Incoming prime minister Jacinda Ardern's ability to listen deeply to people's concerns and then work hard to solve them has mentor Helen Clark excited for what is to come.
Ms Ardern on Thursday raced into the country's top job just 81 days after taking over a beleaguered Labour Party in opposition.
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She became the country's third female Prime Minister, following on from Ms Clark, who spent almost a decade in charge of the country from 1999 to 2008.
Ms Ardern also spent time working as a researcher for Ms Clark, shortly after graduating from university.
Earlier, Ms Clark took to Facebook to call Ms Ardern's victory "extraordinary" and "historic".
It had been Ms Ardern's willingness to tackle hard work and her empathy that stood out as important parts of her success, Ms Clark told RNZ by phone from Britain on Friday morning.
"People feel Jacinda is listening to them," Ms Clark said.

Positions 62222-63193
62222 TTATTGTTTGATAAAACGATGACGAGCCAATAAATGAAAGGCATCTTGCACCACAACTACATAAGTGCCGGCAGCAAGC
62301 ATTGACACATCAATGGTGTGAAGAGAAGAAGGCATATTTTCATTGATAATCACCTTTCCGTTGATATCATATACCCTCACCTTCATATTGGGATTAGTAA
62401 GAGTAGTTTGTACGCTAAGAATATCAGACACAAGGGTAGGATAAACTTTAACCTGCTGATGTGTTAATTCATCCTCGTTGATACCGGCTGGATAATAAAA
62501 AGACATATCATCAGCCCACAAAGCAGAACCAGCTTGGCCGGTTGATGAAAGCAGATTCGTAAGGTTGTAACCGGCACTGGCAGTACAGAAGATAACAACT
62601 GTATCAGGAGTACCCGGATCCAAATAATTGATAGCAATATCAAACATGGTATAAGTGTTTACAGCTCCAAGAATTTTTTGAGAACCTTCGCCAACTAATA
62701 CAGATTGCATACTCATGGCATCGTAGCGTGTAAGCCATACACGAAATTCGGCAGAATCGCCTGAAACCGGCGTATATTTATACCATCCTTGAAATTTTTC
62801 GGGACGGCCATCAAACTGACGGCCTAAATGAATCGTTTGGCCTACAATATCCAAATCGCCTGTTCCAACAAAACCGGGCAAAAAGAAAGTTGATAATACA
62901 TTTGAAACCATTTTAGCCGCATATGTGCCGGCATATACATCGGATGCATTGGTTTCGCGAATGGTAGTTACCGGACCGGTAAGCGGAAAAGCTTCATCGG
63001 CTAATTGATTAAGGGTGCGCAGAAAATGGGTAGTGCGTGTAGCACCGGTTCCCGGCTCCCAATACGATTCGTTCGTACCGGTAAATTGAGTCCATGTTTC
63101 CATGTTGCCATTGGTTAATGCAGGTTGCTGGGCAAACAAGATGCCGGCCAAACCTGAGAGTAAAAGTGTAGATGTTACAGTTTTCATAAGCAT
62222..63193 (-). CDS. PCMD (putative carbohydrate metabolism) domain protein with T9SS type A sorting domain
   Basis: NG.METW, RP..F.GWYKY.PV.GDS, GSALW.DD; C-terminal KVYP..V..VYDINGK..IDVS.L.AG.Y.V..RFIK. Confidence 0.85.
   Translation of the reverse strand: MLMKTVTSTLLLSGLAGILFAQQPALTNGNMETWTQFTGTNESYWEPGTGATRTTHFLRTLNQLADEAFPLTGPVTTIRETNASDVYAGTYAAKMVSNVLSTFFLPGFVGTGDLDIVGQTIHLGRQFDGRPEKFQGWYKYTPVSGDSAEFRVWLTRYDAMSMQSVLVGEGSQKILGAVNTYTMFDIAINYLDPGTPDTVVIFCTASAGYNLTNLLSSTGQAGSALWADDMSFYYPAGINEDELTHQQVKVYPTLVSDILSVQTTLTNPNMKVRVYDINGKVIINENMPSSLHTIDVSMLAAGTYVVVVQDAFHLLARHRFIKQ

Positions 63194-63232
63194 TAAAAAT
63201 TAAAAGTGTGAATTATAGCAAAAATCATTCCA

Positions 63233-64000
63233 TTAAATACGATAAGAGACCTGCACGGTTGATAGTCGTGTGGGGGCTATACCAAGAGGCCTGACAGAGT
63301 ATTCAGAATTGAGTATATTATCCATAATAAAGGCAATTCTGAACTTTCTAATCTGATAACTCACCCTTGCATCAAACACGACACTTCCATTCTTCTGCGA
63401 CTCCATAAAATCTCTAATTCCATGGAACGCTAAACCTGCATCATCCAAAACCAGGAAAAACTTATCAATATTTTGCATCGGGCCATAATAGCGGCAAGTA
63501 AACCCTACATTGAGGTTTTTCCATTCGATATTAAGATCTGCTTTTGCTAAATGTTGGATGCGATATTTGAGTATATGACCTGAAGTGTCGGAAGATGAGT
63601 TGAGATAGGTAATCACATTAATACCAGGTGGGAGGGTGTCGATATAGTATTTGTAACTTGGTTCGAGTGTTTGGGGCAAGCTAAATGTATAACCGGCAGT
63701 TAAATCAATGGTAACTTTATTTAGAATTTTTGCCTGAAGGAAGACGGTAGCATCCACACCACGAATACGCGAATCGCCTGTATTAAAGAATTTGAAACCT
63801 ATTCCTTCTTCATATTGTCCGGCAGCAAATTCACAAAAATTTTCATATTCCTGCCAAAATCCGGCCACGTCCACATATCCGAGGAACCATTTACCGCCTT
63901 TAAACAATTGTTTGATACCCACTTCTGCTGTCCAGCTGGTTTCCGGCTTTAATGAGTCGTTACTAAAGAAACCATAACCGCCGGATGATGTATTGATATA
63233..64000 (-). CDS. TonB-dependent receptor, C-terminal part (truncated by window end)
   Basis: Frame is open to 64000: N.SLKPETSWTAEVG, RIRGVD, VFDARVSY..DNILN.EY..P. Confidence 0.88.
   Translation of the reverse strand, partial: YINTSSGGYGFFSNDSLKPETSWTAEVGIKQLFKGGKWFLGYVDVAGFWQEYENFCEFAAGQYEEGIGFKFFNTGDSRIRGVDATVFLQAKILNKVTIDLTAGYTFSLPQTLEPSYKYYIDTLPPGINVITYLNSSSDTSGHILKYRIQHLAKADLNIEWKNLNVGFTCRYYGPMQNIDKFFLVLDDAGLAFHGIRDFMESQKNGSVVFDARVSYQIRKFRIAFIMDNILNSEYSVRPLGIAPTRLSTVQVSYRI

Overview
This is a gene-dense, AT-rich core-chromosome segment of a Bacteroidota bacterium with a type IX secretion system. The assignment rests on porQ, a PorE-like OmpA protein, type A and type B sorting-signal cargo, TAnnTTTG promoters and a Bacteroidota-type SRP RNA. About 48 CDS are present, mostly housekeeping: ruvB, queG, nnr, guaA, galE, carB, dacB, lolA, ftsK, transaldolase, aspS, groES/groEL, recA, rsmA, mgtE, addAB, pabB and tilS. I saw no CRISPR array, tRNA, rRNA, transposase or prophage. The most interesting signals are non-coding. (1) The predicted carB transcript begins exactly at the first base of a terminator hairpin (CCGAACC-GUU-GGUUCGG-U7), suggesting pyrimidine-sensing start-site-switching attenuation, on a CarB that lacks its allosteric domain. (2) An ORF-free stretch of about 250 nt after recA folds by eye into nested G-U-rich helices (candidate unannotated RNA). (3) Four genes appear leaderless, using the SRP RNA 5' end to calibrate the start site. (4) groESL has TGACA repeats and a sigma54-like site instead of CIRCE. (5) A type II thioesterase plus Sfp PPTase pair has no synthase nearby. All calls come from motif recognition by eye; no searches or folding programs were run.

"She wants to do good, she wants to make New Zealand a better place, and she has shown that she has the leadership capacity to get on and do it."
Having also served as a coalition prime minister under New Zealand's MMP voting system, Ms Clark backed Ms Ardern's ability to lead a government alongside Winston Peters' NZ First and the Green Party.
She said Ms Ardern had "been beavering away for nine years" as part of a "considerable parliamentary apprenticeship" and that the key to coalition politics was good faith and constant communication.
Ms Clark spent three years working in coalition with Mr Peters during her third term of government and said "everything that New Zealand First committed to do in the agreement it made with Labour, it kept its word on".
"It can be done," she said of the new agreement between the two parties, adding that a government led by Ms Ardern would create a "fairer, better and more sustainable New Zealand".